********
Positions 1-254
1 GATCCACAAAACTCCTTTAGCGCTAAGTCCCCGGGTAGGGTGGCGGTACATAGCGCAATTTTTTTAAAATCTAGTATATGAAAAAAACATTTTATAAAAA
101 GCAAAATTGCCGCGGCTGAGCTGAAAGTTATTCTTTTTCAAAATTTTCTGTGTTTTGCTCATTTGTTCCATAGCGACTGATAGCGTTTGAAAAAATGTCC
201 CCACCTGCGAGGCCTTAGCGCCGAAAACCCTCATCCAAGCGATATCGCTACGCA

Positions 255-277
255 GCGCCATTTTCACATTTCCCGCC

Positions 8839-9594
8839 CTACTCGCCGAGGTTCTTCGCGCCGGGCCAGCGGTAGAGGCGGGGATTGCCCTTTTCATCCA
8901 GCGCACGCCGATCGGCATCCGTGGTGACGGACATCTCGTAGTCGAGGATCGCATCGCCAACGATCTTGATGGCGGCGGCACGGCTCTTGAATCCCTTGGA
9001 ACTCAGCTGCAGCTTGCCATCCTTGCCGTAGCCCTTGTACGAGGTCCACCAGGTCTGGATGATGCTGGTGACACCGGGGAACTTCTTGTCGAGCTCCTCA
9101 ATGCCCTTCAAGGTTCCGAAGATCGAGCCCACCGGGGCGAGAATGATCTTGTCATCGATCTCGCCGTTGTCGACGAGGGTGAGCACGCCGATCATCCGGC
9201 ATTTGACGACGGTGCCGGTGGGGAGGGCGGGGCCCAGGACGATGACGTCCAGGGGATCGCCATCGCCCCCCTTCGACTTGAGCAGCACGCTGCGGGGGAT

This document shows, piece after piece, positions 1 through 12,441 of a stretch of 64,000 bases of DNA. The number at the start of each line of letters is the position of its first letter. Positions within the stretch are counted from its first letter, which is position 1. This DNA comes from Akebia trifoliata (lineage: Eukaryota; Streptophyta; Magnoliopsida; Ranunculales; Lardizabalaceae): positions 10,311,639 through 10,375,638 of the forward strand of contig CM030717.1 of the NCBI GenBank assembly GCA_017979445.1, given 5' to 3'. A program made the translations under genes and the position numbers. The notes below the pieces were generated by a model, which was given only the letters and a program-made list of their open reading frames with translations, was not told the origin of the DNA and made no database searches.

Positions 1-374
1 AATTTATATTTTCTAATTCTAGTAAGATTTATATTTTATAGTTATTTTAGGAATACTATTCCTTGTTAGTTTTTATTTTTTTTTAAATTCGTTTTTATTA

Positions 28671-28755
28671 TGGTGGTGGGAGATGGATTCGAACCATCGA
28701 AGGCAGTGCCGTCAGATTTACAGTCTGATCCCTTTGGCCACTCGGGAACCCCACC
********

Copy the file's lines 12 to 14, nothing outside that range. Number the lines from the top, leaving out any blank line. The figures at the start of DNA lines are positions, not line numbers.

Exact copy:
9201 ATTTGACGACGGTGCCGGTGGGGAGGGCGGGGCCCAGGACGATGACGTCCAGGGGATCGCCATCGCCCCCCTTCGACTTGAGCAGCACGCTGCGGGGGAT

This document shows, piece after piece, positions 1 through 12,441 of a stretch of 64,000 bases of DNA. The number at the start of each line of letters is the position of its first letter. Positions within the stretch are counted from its first letter, which is position 1. This DNA comes from Akebia trifoliata (lineage: Eukaryota; Streptophyta; Magnoliopsida; Ranunculales; Lardizabalaceae): positions 10,311,639 through 10,375,638 of the forward strand of contig CM030717.1 of the NCBI GenBank assembly GCA_017979445.1, given 5' to 3'. A program made the translations under genes and the position numbers. The notes below the pieces were generated by a model, which was given only the letters and a program-made list of their open reading frames with translations, was not told the origin of the DNA and made no database searches.

Positions 1-374